3. I want to check the wiring from the db9 to the stepper motor as suggested for a short or breaks etc, is there a method for doing this, i have a multimeter but ive not much idea how to use it other than the continuity test.
Last edited by howser37; 07-02-2017 at 01:28 AM. Reason: Added Content
To answer your questions;
1. I had suggested solid core wire simply because it is easier to work with on the back of a pcb, but your concerns about ratings are legitimate, and so I'd say try the stranded wire and see how you get on. Strip the ends, twist the strands together, and then tin them before you try soldering to the board. Sometimes stripping a bit overlength is good, so that once tinned you can trim them right back to something that will neatly sit on the PCB pad. All you need is a couple of mm exposed at each end ideally for the actual repair.
2. Grounding is a whole subject in itself! In simple terms, the issue is that wires and connections aren't perfect, and don't have zero resistance. Hence although you might connect things together to form a common ground, there are always tiny differences in voltage across them. This is especially the case when large currents are involved, of if there are multiple paths between the grounded items. And since ground is your reference for everything, then this can cause issues in operation. Hence care has to be taken as to how you handle grounds, and that is why it's a big deal. In your case, I know the mica washers are a pain, but the original designers specified them for a reason. I'd be reluctant to change things and ground the heatsinks, even if it looked like it should be possible. With a system that is already a bit unreliable, I think such a change would be very unwise.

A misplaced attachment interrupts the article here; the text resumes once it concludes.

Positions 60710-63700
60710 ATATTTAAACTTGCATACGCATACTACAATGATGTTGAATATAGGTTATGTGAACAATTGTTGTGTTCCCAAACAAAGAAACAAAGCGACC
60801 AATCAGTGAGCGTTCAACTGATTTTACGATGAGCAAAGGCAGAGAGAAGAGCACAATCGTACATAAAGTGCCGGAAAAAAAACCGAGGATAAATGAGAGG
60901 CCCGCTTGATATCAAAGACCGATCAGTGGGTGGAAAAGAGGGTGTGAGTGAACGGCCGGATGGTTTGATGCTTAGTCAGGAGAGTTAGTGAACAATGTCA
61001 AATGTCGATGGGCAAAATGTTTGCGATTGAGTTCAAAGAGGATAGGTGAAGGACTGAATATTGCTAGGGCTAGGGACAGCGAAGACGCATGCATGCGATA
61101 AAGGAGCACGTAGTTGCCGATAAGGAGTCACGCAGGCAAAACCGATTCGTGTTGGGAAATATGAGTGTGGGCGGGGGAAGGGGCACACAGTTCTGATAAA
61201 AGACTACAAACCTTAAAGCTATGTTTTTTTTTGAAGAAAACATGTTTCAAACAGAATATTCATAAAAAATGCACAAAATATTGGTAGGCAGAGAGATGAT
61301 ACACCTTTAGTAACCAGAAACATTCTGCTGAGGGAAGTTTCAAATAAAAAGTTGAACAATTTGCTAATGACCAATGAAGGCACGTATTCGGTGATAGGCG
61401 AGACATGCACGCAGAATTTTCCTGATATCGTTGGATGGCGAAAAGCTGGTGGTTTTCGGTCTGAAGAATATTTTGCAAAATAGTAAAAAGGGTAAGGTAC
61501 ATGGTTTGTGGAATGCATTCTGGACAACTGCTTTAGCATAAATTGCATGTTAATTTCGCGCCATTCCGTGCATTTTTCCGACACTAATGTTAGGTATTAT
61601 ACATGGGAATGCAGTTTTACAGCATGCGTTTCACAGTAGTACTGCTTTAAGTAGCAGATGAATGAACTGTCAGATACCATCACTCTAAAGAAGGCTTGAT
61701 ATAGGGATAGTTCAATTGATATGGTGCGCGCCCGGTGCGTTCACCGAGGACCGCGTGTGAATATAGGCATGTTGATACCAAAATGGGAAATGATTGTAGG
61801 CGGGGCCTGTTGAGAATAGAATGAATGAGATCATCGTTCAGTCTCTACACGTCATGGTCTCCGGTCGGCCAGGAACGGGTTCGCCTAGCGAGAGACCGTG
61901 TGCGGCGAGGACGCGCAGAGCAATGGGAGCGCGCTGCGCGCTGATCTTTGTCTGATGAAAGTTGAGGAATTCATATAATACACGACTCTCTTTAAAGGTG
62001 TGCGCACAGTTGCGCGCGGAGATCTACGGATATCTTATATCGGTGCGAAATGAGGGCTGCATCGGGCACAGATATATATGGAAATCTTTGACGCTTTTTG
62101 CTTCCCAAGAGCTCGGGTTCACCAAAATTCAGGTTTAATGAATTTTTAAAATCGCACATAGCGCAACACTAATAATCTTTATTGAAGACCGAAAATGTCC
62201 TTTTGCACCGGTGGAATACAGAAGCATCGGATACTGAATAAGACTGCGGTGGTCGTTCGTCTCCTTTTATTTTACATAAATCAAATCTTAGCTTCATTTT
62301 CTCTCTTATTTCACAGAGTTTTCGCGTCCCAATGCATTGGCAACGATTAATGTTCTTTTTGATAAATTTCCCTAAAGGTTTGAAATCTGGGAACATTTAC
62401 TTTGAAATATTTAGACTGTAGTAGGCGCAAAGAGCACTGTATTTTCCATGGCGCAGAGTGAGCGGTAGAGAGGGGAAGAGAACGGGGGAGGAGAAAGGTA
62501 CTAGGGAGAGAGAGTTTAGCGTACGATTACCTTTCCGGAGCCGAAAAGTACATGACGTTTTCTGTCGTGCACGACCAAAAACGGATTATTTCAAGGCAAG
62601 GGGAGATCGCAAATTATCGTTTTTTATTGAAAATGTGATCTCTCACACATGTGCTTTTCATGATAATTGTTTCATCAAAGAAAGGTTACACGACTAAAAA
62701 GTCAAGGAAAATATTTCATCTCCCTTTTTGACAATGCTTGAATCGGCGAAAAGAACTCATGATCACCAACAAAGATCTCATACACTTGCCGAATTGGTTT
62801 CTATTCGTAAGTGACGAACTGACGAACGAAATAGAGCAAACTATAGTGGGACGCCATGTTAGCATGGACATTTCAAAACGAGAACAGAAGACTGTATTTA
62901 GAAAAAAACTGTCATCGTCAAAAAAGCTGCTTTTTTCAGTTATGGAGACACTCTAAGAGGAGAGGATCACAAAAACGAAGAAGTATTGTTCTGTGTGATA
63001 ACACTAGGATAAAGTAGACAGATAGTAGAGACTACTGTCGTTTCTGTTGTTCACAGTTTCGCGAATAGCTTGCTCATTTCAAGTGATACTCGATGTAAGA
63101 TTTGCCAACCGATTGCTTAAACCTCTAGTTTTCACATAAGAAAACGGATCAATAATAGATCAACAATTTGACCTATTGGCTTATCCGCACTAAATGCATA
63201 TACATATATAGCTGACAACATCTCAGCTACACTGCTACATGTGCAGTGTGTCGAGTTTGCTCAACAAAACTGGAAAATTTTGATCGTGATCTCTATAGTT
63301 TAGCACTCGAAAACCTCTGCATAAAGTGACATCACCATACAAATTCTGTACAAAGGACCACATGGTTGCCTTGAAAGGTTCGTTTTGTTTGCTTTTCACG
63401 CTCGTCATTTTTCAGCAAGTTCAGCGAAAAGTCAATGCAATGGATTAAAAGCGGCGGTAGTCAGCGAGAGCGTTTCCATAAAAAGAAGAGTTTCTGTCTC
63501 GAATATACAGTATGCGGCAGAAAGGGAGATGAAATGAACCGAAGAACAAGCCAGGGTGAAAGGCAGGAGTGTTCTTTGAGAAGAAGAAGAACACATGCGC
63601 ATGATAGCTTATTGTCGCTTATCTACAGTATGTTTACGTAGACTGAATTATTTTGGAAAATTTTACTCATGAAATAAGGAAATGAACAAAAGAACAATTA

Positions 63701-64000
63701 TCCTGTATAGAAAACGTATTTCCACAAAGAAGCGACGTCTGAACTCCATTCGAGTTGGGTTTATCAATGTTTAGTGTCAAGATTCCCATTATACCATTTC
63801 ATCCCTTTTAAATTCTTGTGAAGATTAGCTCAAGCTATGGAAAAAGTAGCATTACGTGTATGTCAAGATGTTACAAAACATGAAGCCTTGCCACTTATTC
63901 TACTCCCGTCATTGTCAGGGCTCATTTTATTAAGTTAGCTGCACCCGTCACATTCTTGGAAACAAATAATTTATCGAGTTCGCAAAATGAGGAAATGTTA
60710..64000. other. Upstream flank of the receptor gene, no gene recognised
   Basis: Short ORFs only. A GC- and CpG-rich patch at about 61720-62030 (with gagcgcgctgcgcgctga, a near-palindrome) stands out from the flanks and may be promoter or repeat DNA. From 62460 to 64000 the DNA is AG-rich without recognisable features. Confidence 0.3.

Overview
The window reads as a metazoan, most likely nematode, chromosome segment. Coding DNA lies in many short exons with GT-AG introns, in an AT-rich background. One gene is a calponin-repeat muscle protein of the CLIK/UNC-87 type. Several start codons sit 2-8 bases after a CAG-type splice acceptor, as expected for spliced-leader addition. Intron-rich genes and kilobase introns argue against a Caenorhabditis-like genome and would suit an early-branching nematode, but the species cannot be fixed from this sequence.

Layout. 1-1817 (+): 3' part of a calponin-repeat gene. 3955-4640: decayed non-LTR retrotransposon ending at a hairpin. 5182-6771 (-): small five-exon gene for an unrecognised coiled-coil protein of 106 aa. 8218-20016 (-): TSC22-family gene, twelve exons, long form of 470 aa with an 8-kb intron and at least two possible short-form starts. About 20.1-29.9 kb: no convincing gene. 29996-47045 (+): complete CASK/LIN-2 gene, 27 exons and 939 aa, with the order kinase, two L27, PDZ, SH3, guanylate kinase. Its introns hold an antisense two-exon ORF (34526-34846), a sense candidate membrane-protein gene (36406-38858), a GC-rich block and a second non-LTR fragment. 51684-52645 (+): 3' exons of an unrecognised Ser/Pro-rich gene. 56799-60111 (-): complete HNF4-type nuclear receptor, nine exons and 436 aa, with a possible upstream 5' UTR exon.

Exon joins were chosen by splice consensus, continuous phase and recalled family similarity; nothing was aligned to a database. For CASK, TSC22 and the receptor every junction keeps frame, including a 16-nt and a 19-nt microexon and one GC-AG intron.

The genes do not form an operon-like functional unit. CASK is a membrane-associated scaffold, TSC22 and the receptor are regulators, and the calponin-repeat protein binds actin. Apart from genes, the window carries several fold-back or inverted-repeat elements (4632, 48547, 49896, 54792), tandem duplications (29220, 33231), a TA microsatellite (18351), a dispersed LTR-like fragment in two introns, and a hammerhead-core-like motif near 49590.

3. I guess we're looking for short and open circuits on the interconnections to the motor. So, to check for open circuits, put the meter into "Ohms" mode, and select a low resistance range (if ranges are selectable!). Disconnect the motor, and probe each end of the cable assembly on matching pins, and check that the reading is low - ie. there is a connection. Should be one or two ohms max. I'd also flex the cable when doing this - although that might need three hands! - to make sure there isn't an intermittent fault. Try and test as much of the connection as you can, so start on the PCB at one end, and finish at the motor connections themselves if at all possible. Access to connections may however be limited, so you may need to compromise this, but the closer to the PCB and motor you can test, the more of the system you are actually checking.
Open circuits - ie. broken connections - are one thing, but since you are blowing your chips, the short circuits are the more likely culprit, as these are more likely to cause large currents to flow. So you have to try and find where your motor wires are shorting to. Here you should again disconnect the motor (to avoid its low resistance coils giving you false readings) and then pick a motor drive pin and apply one of your meter probes. Then touch the other probe onto each of the other motor wires in turn. You should not see very low resistance readings, otherwise it indicates a short circuit. Again flex the cable when doing this, especially near the connectors, as the fault is likely intermittent. If all are OK, move onto another pin, checking if it is shorting to any of the others. If the cable is still connected to the PCB, you may get erroneous readings due to the driver components, which sit across the motor connections - especially protection diodes - so you may have to just check the cable itself, totally disconnected. See how it goes....
Hope that helps!
The Following User Says Thank You to GND For This Useful Post:
Looks to me like that track had a problem, someone tried to fix it by gobbing solder over it, found the solder wouldn't bridge the gap until some of the tin had boiled out of it, so he delayed and destroyed the glue holding the track down to the PCB.
After 30+ years soldering for a living I could fix that in a jiffy. OTOH I can remember what it was like when I started so I feel your pain